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Women in Space: 23 Stories of First Flights, Scientific Missions, and Gravity-Breaking Adventures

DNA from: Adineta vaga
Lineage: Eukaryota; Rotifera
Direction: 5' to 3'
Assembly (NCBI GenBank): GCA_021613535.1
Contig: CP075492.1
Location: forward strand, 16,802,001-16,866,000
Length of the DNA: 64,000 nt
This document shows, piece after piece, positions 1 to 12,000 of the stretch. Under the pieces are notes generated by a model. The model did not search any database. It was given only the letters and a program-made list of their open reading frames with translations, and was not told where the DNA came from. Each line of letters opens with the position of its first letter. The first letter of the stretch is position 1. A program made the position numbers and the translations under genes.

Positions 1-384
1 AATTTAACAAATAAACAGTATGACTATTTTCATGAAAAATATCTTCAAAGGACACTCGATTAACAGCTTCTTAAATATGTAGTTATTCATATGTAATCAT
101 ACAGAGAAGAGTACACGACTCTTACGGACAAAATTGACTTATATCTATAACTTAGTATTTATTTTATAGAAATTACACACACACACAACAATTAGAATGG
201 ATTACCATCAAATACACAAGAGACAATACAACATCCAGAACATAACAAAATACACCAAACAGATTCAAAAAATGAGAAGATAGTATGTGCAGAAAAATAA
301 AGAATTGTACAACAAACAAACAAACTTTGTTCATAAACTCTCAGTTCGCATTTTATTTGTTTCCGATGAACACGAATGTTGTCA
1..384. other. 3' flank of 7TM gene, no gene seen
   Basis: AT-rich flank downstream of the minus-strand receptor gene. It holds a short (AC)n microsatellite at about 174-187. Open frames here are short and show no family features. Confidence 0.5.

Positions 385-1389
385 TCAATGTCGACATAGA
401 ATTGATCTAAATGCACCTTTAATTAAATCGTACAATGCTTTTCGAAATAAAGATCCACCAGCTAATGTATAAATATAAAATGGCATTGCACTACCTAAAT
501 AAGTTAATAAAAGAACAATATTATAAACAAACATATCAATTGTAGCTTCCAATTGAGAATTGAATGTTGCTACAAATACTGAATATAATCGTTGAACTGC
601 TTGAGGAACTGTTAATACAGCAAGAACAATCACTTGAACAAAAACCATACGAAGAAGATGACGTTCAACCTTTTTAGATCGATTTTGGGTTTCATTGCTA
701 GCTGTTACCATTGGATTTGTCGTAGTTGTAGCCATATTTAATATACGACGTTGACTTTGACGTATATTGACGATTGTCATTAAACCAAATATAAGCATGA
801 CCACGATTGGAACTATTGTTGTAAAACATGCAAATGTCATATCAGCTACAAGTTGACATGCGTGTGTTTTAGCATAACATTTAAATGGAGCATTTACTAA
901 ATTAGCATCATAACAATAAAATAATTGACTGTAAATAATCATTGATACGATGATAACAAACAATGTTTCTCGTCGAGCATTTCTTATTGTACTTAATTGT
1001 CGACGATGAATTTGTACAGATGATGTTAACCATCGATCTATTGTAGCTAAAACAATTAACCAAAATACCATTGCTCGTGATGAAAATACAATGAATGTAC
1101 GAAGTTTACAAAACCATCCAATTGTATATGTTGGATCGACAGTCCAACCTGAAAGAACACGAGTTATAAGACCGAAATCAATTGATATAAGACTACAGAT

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When Valentina Tereshkova blasted off aboard Vostok 6 on June 16, 1963, she became the first woman to rocket into space. It would be 19 years before another woman got a chance—cosmonaut Svetlana Savitskaya in 1982—followed by American astronaut Sally Ride a year later. By breaking the stratospheric ceiling, these women forged a path for many female astronauts, cosmonauts, When Valentina Tereshkova blasted off aboard Vostok 6 on June 16, 1963, she became the first woman to rocket into space. It would be 19 years before another woman got a chance—cosmonaut Svetlana Savitskaya in 1982—followed by American astronaut Sally Ride a year later. By breaking the stratospheric ceiling, these women forged a path for many female astronauts, cosmonauts, and mission specialists to follow.             Women in Space profiles 23 pioneers, including Eileen Collins, the first woman to command the space shuttle; Peggy Whitson, who logged more than a year in orbit aboard the International Space Station; and Mae Jemison, the first African American woman in space; as well as astronauts from Japan, Canada, Italy, South Korea, France, and more. Readers will also learn about the Mercury 13, American women selected by NASA in the late 1950s to train for spaceflight. Though they matched and sometimes surpassed their male counterparts in performance, they were ultimately denied the opportunity to head out to the launching pad. Their story, and the stories of the pilots, physicists, and doctors who followed them, demonstrate the vital role women have played in the quest for scientific understanding.